” ‘Nature-deficit disorder’ is not a medical diagnosis, but a useful term—a metaphor—to describe what many of us believe are the human costs of alienation from nature: diminished use of the senses, attention difficulties, higher rates of physical and emotional illnesses, a rising rate of myopia, child and adult obesity, Vitamin D deficiency, and other maladies.
Because researchers have turned to this topic relatively recently, most of the evidence is correlative, not causal. But it tends to point in one direction: Experiences in the natural world appear to offer great benefits to psychological and physical health and the ability to learn, for children and adults. The research strongly suggests that time in nature can help many children learn to build confidence in themselves, calm themselves, and focus.”
– Richard Louv, Author of Vitamin N: 500 Ways to Enrich the Health & Happiness of Your Family & Community
One hypothesis derived from evolutionary biologist E. O. Wilson’s is called “biophilia”
A large body of research is documenting the positive impacts of nature on human flourishing—our social, psychological, and emotional life. Over 100 studies have shown that being in nature, living near nature, or even viewing nature in paintings and videos can have positive impacts on our brains, bodies, feelings, thought processes, and social interactions.
– Greater Good Science, Berkley
Most notably, the work of Frances Kuo and her colleagues finds that in poorer neighborhoods of Chicago people who live near green spaces—lawns, parks, trees—show reductions in ADHD symptoms and greater calm, as well as a stronger sense of connection to neighbors, more civility, and less violence in their neighborhoods. A later analysis confirmed that green spaces tend to have less crime.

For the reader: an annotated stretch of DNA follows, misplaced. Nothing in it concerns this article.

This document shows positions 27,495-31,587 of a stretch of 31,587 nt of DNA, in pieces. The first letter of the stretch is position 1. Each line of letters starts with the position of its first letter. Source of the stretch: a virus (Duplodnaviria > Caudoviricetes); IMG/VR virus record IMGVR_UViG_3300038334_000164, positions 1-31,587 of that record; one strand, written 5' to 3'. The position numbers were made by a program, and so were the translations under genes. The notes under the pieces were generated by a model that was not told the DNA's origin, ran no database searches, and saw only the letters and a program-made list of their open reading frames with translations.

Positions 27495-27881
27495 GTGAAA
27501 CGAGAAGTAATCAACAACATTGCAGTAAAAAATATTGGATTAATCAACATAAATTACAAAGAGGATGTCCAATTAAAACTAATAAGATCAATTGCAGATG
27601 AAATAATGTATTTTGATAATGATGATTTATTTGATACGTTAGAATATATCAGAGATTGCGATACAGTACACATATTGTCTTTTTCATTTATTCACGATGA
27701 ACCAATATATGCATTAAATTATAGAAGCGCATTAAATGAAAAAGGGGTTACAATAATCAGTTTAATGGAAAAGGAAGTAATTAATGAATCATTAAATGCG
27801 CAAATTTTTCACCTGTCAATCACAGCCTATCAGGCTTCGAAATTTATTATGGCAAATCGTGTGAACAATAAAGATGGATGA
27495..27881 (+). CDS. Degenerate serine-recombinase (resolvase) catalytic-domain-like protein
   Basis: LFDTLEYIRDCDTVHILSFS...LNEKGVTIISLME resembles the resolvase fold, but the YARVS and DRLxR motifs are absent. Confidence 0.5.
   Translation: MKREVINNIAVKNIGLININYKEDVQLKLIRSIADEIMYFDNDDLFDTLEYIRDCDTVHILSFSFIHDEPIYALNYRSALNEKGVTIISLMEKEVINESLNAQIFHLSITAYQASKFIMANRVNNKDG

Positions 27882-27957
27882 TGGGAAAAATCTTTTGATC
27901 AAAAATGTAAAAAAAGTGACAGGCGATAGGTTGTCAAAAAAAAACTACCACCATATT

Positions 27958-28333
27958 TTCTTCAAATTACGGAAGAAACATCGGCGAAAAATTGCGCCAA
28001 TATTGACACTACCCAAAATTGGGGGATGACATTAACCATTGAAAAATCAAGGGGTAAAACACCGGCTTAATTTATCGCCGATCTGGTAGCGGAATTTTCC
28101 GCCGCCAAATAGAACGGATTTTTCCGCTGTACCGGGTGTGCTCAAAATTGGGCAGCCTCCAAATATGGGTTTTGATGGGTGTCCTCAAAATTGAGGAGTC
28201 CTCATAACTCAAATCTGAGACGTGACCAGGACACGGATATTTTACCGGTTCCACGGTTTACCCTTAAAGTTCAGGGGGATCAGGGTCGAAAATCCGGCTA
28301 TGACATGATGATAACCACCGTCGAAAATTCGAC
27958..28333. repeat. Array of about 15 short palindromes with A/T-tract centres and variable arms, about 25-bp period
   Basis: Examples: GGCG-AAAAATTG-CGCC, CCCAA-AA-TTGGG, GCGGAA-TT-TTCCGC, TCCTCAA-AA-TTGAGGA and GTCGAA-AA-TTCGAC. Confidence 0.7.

In a study by Catharine Ward Thompson and her colleagues, the people who lived near larger areas of green space reported less stress and showed greater declines in cortisol levels over the course of the day.
In another study, participants who viewed a one-minute video of awesome nature rather than a video that made them feel happy reported feeling as though they had enough time “to get things done” and did not feel that “their lives were slipping away.” And studies have found that people who report feeling a good deal of awe and wonder and an awareness of the natural beauty around them actually show lower levels of a biomarker (IL-6) that could lead to a decreased likelihood of cardiovascular disease, depression, and autoimmune disease.